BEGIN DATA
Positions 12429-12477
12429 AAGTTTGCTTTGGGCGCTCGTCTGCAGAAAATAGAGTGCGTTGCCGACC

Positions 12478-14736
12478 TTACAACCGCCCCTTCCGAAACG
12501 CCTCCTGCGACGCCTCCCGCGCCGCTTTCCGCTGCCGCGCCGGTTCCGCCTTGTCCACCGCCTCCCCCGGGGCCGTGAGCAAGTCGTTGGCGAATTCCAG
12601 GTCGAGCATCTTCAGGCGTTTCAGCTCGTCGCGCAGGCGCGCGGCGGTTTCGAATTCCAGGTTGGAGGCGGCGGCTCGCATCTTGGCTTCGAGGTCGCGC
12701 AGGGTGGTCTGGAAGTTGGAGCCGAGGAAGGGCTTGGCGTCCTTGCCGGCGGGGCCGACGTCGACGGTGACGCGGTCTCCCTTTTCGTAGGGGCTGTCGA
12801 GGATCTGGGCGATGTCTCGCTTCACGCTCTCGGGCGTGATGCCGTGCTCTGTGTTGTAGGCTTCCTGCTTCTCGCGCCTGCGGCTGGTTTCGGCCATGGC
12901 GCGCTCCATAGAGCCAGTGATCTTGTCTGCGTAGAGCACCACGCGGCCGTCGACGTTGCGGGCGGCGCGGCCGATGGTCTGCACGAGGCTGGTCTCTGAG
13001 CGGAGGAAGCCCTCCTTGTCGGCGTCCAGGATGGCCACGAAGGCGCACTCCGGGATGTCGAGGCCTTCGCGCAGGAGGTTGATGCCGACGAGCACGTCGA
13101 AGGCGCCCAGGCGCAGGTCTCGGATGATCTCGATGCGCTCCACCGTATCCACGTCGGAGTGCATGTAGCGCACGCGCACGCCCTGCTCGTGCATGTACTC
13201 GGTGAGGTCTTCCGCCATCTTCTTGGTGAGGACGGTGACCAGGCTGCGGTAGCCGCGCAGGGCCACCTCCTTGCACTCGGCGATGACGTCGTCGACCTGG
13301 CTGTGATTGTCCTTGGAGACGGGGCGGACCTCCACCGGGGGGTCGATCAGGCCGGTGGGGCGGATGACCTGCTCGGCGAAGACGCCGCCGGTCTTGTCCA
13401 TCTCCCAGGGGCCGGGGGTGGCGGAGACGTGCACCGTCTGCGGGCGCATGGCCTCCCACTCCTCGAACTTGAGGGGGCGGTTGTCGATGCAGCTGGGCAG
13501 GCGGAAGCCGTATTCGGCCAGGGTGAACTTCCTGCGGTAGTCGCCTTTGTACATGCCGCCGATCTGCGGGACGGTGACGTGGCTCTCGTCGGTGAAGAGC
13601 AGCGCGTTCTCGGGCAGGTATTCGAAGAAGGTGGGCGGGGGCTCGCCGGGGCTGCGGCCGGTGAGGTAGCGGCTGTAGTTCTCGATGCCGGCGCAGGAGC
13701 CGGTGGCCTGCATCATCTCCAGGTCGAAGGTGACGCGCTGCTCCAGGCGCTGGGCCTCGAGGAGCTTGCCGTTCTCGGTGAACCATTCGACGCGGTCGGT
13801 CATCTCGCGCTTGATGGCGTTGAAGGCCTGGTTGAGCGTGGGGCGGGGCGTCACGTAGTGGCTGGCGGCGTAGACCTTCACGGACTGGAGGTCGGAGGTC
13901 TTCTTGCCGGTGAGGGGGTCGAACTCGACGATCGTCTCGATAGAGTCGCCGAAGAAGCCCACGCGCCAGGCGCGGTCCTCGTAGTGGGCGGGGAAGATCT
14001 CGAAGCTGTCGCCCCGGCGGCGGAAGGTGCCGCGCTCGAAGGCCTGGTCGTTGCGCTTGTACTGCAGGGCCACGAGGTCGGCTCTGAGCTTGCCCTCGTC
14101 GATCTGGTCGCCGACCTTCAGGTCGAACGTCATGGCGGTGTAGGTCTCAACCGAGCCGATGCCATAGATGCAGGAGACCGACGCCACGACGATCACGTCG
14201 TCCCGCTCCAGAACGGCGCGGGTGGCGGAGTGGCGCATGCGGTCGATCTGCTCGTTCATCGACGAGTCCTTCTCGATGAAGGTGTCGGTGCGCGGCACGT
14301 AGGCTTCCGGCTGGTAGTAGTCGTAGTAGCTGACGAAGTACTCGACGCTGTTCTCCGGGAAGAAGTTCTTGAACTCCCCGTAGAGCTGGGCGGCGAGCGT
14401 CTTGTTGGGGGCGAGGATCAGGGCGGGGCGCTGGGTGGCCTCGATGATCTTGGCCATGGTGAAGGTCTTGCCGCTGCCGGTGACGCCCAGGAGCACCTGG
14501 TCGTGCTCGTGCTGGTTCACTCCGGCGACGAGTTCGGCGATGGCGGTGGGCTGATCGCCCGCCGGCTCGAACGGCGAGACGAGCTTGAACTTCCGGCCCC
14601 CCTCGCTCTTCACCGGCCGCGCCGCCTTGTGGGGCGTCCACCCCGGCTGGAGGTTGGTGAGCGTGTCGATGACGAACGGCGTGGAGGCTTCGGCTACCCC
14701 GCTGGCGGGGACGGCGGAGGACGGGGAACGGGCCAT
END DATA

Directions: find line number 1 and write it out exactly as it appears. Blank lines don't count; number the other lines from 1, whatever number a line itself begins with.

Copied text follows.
Positions 12429-12477